Hillary Clinton’s stunning collapse is different. It’s hard to think of a historical analog that could come close to resembling the magnitude and depth of the failure. She had a popular incumbent President campaigning for her furiously; the popular First Lady did likewise. The economy is far healthier than it was eight or even four years ago.

    The elite media almost universally loathed her rival — a conformity of opinion that we’ve never seen before in modern American politics. Wall Street was 99% behind her. The polling industry put out a constant deluge of bogus data pronouncing Donald Trump’s certain defeat.

    With all these massive advantages, Hillary still somehow managed to lose to the guy from “The Apprentice.”

  • A majority of white women voted for Trump. (Exit poll caveats apply.) Evidently those years of “war on women” blather were all for naught… (Hat tip: The Other McCain.)
  • Despite what some of her supporters are asserting, Clinton didn’t get a majority of the popular vote:

    Six million, seventy-thousand, eight-hundred and two people voted for one of the many third-party candidates running for President. To put it into perspective, that’s more than the combined population of Houston and Chicago.

    That means that the total number of people who voted against Hillary Clinton was 65,682,480 people.

    In other words, Hillary Clinton received 47.6% of the popular vote.

    For those keeping score, that means the majority of votes cast did not, in fact, go to Hillary Clinton.

    (Hat tip: Director Blue.)

  • From election eve: Bernie supporter trashes Hillary at her own rally.
  • Dear Alec MacGillis: How dare you commit actual journalism rather than prop up Democratic talking points???

    Back in Dayton, where Clinton never visited during the entire campaign, I had run into two more former Obama voters after Trump’s March rally there. Both Heath Bowling and Alex Jones admitted to having been swept up in the Obama wave, but had since grown somewhat disenchanted. Bowling, 36, a burly man with a big smile, managed a small siding and insulation business, and as he’d grown older he’d had gotten more bothered about the dependency on food stamps he saw around him, especially among members of his own generation, and demoralized by the many overdose deaths in his circle.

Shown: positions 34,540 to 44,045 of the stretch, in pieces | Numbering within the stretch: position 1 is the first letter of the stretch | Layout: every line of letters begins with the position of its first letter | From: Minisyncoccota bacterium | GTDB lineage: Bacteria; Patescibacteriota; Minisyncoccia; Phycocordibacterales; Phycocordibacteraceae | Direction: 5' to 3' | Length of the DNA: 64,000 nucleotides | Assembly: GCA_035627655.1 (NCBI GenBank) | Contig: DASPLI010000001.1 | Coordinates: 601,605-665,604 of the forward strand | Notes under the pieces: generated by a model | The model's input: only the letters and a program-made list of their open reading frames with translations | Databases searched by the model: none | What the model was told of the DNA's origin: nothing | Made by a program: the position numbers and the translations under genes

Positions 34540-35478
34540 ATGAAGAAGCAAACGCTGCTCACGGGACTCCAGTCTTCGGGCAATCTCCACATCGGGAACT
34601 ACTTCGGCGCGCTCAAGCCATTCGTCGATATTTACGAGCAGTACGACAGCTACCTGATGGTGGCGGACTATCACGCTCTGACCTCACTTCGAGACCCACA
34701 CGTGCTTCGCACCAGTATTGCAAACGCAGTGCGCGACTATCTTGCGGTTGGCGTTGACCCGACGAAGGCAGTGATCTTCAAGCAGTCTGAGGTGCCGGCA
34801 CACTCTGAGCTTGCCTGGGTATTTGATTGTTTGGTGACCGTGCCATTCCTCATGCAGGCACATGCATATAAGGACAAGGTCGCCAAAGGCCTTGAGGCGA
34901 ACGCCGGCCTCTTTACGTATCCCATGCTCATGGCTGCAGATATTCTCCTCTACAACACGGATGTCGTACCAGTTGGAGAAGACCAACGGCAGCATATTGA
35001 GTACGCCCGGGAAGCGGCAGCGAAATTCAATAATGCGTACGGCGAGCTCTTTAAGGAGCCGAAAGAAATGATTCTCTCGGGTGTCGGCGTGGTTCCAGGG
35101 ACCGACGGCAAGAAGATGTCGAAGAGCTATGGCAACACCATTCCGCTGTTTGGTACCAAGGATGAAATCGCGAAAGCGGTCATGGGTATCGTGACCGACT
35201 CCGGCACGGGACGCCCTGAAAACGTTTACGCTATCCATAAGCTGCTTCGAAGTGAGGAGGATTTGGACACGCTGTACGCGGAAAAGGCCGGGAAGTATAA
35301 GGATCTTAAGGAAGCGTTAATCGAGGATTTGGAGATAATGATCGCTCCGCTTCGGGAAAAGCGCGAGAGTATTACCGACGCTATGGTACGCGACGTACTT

Jones, 30, who worked part-time at a pizza shop and delivering medicines to nursing homes, joked at first that his vote for Obama might have had to do with his having been doing a lot of drugs at the time. He grew serious when he talked about how much the Black Lives Matter protests against shootings by police officers grated on him. Chicago was experiencing soaring homicide rates, he said — why weren’t more people talking about that? He was upset that when he went out on the town in Cincinnati’s Over-the-Rhine bar district, he had to worry about getting jumped if he was on the street past a certain hour — and that he felt constrained against complaining against it. “If I say anything about that, I’m a racist,” he said. “I can’t stand that politically correct bullshit.” He had, he said, taken great solace in confiding recently in an older black man at a bar who had agreed with his musing on race and crime. “It was like a big burden lifted from me — here was this black man agreeing with me!”

    Also this:

    A few days after the release of the tape, which was followed by a string of accusations from women saying they had been sexually harassed and assaulted by Trump, I checked back in with Tracie St. Martin to see if she still supported him. She was working on a new gas plant in Middletown, a working-class town near Dayton that was the setting of the recent best-selling memoir “Hillbilly Elegy.” Here’s what she wrote back in a text message: “I still appreciate the honesty in some of his comments. Most of his comments. I still favor what he says he may be able to do. I am voting against Hillary, come what may with Trump. It’s important to me that ‘we the people’ actually have political power. And electing Trump will prove that. I am AMAZED at the number of people voting for him. The corruption is disgusting in the press. Yes, as of right now I am voting FOR Trump.” She was sure he would win, she said: “His support is crazy! The polls have to be wrong. Have to be fixed.”

    And she shared an anecdote that reflected how differently Trump’s comments had been received in some places than others. “I’m setting steel for this new gas plant…I’m operating a rough terrain forklift,” she wrote. “So today, I kept thinking about the debate and the audio was released…And I got underneath a load of steel and was moving it…I was laughing and laughing and one of the iron workers asked ‘what are u laughing at.’ I said ‘I grabbed that load right by the pussy’ and laughed some more…And said ‘when you’re an operator you can do that ya know’, laughed all fucking day.”

  • Mark Steyn:

    The problem for the left is that, when everyone’s Hitler, nobody’s Hitler.